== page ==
Cape Henlopen school board member Noble Prettyman isn't finished with the school board.
The two-term member has filed for re-election to the 5-year seat he has held for the past decade.
"I'm not in a clique, I clang," said the 67-year-old Milton resident. "But people like my clang, my honesty. It might not be what you want to hear, but I believe in it."
Anyone attending a monthly school board meeting will likely leave knowing exactly what he thinks –whether it's about two elementary schools that lie less than a mile apart in Milton, the educational needs of students today or his opinion on board issues.
Prettyman grew up in a home on Mulberry Street in Milton, the son of a teacher and an ice man who was the son of an ice man. He attended colored schools, Milton Elementary School 196-C and later, William C. Jason Comprehensive High School in Georgetown, before the end of segregated schools in Delaware. He went on to earn degrees at Glassboro State College and Rutgers University and served in the Army during the Vietnam War.
Prettyman taught school in New Jersey and also served as a residential director of the American Institution for Mental Students in New Jersey. He later worked for the U.S. Department of Agriculture before moving back to Milton to work as a counselor.
Now retired, Prettyman lives on Mulberry Street, not far from where he grew up.
Never married and with no children, he said he enjoys focusing on the education of today's young scholars.
"I have the time, the energy and the knowledge. I'm an educator and come from a line of educators," he said. "Education is very important to me, and I feel it's something all children need to be a part of."
Prettyman said he is concerned about children who graduate from high school and go into the workforce. They need skills to get them jobs and, he said, he wants to see Cape schools offer comprehensive courses to prepare them.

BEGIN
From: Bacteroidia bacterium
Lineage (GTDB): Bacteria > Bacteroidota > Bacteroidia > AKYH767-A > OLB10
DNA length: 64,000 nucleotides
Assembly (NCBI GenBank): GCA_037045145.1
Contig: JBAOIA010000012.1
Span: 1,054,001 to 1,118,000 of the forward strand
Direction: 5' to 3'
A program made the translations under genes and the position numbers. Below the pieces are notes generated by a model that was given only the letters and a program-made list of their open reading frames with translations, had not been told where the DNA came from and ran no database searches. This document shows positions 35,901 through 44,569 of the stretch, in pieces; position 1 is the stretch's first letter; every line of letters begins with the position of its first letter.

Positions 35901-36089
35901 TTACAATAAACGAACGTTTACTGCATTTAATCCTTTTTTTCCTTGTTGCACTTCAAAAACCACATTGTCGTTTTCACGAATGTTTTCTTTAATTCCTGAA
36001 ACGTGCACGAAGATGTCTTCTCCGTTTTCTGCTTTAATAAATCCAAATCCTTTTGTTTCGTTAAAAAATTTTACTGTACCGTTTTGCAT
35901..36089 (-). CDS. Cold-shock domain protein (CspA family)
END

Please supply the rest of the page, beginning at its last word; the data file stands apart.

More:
He said he also is working with area legislators to write legislation requiring financial certification for school board members before they can vote on district finances.
Then there's the subject of combining Milton Elementary School and H.O. Brittingham Elementary School – two Milton schools that serve identical grades and lie less than a mile apart. He was for a plan to combine the two into one when the issue was raised in 2011. Now, he said, he is ready to bring it up again, even though there is no mention of combining the schools in a recent Facilities Task Force plan that addresses improvements to the district's elementary schools.
Prettyman said he would like to see Sussex Consortium move from its Lewes location to Milton Elementary School and two elementary school buildings built on the H.O. Brittingham Elementary site – a pre-K to second-grade building and a two-story building to house grades 3 to 5.
As a Milton resident and representative on the board, he said, he feels like Milton is considered the stepchild of the district.
"I fight for Milton, but I fight for the whole district," he said. Once he gets on an issue, he said, he stays on it until it's done.
As of press time, Prettyman was the only candidate who has filed to run for the area A seat on the Cape Henlopen school board. The deadline to file is 4:30 p.m. Friday, March 1, at the Sussex County Department of Elections in Georgetown.